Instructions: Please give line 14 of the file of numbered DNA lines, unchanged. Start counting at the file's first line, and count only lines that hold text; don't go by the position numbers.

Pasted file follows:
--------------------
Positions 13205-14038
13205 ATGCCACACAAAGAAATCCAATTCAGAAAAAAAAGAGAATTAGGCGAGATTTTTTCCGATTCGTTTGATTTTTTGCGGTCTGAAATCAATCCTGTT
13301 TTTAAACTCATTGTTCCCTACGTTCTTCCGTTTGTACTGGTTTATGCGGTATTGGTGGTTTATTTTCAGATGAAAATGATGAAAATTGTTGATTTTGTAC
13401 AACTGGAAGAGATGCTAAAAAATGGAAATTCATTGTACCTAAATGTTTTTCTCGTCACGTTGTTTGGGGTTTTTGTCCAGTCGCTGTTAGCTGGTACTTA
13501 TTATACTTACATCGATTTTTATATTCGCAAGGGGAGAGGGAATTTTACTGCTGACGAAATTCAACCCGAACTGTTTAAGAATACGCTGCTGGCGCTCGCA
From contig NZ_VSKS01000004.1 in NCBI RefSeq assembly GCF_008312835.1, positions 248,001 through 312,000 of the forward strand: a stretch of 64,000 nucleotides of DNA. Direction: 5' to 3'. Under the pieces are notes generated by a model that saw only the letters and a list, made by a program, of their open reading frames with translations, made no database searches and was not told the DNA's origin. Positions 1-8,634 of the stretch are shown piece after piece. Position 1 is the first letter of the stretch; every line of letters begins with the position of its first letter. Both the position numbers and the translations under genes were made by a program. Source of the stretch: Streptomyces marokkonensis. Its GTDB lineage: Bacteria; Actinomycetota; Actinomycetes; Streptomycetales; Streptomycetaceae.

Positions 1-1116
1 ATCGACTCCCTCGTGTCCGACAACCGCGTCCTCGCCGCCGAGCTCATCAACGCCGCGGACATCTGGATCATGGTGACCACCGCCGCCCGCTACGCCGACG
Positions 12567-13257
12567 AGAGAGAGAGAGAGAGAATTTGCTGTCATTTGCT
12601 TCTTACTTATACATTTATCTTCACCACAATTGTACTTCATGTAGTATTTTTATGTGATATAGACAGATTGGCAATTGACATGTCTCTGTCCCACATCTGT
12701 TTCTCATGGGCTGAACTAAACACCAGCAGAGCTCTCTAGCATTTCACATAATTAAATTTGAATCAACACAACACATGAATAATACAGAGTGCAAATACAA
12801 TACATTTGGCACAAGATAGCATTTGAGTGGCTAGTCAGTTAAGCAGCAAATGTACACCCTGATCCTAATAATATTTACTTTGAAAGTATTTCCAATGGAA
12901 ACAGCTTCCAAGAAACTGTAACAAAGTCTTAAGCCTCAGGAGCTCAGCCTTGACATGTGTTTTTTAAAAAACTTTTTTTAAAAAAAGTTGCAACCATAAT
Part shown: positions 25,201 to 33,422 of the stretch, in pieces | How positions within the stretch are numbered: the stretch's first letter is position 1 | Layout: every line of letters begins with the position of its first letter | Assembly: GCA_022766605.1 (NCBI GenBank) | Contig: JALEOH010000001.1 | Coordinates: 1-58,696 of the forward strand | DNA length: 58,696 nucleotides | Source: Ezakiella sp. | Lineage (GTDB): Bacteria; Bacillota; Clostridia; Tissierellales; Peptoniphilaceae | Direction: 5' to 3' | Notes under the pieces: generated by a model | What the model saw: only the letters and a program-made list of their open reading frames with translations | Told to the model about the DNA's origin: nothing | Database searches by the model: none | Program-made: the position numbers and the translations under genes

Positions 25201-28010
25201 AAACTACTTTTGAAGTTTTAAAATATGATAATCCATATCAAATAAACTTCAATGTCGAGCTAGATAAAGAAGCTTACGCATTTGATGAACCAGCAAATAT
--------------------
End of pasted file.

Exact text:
12901 ACAGCTTCCAAGAAACTGTAACAAAGTCTTAAGCCTCAGGAGCTCAGCCTTGACATGTGTTTTTTAAAAAACTTTTTTTAAAAAAAGTTGCAACCATAAT